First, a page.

A lovely day for a rally, blue skies, temps climbing into the 50s, everything’s coming up roses (well, eventually), the weather tipping us, perhaps, finally, into spring itself, and our kids letting it be known they’re not going away, tipping us, perhaps, finally, into change itself. Rallying our flagging spirits.
Middle-school kids, 14 and under, organizing this public plea to reduce gun violence, an event with style, substance, serious intent. Not a protest or walkout, more of a demonstration. Adults on hand to show support, but kids definitely running the show.
They chose the setting well, Scoville Park greening nicely after a cold, wet week, a shallow natural amphitheater, the village’s front lawn. The kids decided against a march, decided instead on stations circling the park’s gentle slope, at the top of which James Scoville once stood in the 19th century, surveying the surrounding countryside and determined it just the place to build his home. Oak Park ensued.
At the long table near the entry at Oak Park Avenue and Lake Street, you could sign a “guest banner” to record your presence, and then a petition for state Sen. Don Harmon, who was on hand to receive it, some 500 signatures strong.
Orange was the color of the day, the color hunters use, I’m told, to signal “Don’t shoot.” Orange ribbons available for those, like me, with orange-poor wardrobes. Orange was also the official color of this village for many years, back when we had a handgun ban, noted former village clerk Terri Powell, who says too many Oak Parkers don’t know that voters resoundingly approved the prohibition in a referendum in 1984. For many years, a source of village pride.
At two other stations, students kneel to fill out postcards or write letters. The names and addresses of local representatives are provided, as is the mailing address of one Wayne LaPierre of NRA of America, 11250 Waples Road, Fairfax, Virginia 22030 — just in case you’d like to add to the barrage. “Be respectful,” cautions one of the parents, “so they take you seriously.” Orange postcards, messaged “We are with you,” are destined for Marjory Stoneman Douglas High School in Florida, Columbine High School in Colorado, or Great Mills High School in Maryland, the site of the latest school shooting.
In one alcove, “opinion” poster boards are loosely taped to trees, prompting responses on pastel post-it notes, pasted on. “I Want …” elicits “The NRA to value kids more than guns,” “To feel safe in my school,” “To end gun violence,” and a host of similar sentiments. “I Use My Voice Because …” engenders “To be silent is deadly,” “Others don’t have that chance anymore,” and “I should. Everyone should” among myriad others.
Stat graphics line the table at the park entrance: On an average day, 96 Americans killed with guns; On average, 13,000 gun homicides each year in the U.S.; On average each month, 50 women shot to death by intimate partners in the U.S.; For every person killed in the U.S., two more injured; Seven children and teens killed with guns in the U.S. on an average day; Black men 13 times more likely than white men to be shot and killed by guns.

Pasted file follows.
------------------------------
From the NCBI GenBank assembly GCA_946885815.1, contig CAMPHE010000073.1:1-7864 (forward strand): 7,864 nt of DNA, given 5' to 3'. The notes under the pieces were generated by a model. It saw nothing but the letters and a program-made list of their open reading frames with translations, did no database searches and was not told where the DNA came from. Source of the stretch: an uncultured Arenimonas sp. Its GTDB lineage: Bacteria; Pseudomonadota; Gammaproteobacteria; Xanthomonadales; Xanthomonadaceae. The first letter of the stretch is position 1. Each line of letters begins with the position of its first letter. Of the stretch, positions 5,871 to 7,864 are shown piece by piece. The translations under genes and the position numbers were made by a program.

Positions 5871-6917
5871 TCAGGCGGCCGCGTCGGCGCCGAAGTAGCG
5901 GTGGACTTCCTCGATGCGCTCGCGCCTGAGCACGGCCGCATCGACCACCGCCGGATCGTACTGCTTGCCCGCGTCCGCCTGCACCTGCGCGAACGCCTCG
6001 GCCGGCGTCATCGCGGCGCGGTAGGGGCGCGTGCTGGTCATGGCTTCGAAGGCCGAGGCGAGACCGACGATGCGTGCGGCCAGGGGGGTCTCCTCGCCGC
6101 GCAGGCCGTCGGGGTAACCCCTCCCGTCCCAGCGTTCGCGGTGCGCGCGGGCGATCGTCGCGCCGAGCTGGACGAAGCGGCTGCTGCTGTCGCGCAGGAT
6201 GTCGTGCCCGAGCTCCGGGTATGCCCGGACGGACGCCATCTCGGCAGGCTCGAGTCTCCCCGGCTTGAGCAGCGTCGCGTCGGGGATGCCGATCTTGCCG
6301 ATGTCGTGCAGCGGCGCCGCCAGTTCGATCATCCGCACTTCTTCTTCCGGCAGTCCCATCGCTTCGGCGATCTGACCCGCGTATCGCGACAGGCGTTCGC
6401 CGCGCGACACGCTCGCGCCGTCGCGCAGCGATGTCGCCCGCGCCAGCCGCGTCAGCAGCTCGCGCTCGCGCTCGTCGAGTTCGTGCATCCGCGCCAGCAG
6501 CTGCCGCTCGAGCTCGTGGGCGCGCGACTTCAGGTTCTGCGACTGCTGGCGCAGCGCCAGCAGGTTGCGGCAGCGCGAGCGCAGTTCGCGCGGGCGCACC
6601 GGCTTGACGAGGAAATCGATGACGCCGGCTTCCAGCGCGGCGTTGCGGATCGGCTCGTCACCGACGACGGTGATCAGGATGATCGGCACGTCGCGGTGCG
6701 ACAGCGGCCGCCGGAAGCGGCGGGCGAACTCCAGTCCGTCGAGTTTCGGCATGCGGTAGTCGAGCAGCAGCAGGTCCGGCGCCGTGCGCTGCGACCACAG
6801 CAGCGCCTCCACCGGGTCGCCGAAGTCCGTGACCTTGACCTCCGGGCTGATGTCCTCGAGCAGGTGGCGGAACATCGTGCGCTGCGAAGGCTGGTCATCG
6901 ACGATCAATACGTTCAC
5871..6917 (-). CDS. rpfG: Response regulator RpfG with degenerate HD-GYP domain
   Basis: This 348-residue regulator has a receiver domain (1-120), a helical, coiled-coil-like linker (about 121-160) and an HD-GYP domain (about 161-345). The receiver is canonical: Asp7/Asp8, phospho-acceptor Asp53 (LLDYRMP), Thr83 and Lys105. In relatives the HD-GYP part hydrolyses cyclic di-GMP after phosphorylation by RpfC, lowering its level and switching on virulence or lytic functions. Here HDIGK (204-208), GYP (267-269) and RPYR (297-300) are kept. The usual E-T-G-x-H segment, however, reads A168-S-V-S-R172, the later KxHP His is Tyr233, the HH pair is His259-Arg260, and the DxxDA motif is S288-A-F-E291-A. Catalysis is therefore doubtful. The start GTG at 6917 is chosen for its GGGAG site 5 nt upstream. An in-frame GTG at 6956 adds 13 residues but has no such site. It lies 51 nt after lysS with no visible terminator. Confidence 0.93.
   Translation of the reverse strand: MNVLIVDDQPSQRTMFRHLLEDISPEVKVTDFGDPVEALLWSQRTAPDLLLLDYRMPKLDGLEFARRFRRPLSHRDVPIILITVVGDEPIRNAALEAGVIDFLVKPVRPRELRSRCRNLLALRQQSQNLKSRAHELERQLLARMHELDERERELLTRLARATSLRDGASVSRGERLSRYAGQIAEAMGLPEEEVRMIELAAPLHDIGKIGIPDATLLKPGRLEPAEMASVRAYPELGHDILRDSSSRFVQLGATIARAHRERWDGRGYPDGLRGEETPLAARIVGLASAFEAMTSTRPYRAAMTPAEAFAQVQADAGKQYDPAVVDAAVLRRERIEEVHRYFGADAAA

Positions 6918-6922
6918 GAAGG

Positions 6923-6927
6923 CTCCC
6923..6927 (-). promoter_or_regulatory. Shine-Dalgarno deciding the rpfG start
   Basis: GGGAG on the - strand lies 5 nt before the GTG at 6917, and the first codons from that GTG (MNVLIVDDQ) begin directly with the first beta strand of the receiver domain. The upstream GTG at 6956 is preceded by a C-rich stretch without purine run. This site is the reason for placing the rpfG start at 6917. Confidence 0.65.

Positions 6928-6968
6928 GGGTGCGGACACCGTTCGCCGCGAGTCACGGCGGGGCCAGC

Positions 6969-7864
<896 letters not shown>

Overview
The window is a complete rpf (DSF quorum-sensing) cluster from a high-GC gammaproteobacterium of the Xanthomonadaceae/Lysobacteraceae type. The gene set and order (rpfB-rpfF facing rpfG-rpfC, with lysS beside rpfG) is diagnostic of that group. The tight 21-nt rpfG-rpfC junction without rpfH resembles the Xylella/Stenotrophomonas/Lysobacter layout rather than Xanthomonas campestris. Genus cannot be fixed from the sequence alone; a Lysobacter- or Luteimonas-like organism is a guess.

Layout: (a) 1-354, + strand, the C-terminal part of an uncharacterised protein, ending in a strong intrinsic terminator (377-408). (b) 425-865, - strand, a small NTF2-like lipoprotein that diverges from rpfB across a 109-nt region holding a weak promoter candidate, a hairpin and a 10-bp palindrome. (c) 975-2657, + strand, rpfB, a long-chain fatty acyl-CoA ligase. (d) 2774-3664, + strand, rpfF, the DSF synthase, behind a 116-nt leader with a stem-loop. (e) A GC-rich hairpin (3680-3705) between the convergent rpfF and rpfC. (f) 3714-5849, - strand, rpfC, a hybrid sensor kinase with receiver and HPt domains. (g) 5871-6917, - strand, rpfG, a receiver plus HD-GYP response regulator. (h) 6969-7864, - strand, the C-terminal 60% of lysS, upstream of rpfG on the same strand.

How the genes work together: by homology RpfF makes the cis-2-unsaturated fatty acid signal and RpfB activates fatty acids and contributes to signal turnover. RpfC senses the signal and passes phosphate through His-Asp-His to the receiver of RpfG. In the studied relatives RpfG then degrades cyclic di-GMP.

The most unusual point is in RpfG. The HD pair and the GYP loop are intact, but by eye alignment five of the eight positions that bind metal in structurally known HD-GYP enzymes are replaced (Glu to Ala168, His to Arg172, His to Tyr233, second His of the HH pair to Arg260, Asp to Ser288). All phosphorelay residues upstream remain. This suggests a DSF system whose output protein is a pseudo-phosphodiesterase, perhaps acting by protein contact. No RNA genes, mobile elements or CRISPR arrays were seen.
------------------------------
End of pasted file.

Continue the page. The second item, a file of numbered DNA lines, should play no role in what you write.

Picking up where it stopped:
These kids have been doing their homework.
The organizers, a group of 14-year-old girls turn on the mic and call for 13 minutes of silence for the victims of the massacre at Columbine High School, 19 years ago this day. “Since those 13 have been silenced forever,” says one, “the least we can do is be silent for 13 minutes.” All wear T-shirts that read “Protect People, Not Guns” and with each name of a victim read aloud, an orange balloon is released into the air. A light breeze blows several into the trees behind the stage, but, defying the odds, they work their way through the dense mesh of budding branches and find release. Metaphors aplenty here for those seeking them.
Speeches follow, eloquent beyond their years. It’s tough being endangered and then ignored by our leaders, says one, “when all we’ve ever wanted to do was matter.”
“Why do children have to be the adults?” ponders another.
“When we go to school,” says a third, “we shouldn’t have to wonder if it will be the last time we see our families.”
Another notes how much has changed since Columbine in 1999, “but you can still walk up and buy an assault rifle.”
The longest line of the day is for the Domino’s pizza when it arrives. One of the servers dishes, “Here you go, here you go, I love your eyebrows, here you go.”
Celine Woznica of Moms Demand Action holds up a sign that reads “Keep Going, It’s Working!”
“Not one organizer over the age of 14,” she marvels, “and the parents stepped back.”
In fact, the only helicopter hovering is, well, the helicopter circling overhead, no doubt from one of the news channels.
Woznica praises the Julian principal who recognized “the passion and commitment of middle schoolers — and let this happen.” She turns to a group of kids and says, “You guys have changed this whole movement. We’re so proud of you.”
They have changed the conversation. Focused it. Liberated it. They’re saying things adults stopped saying because we stopped believing change was possible. It was these kids who stepped up and helped us believe again. They’re not going away and neither are we.
High-schoolers showed us how, but middle-schoolers are fast learners. You couldn’t ask for a better educational experience than organizing an event like this and they did one hell of a job.
An A+ for sure.
Not a protest. Not a walkout. A demonstration — of grace, intelligence, values correctly placed. It’s really good to be around kids like this. Hey, as parents, grandparents and educators, we didn’t do everything right, but we did a lot of things right.
It’s working. Keep going indeed.
And in deed.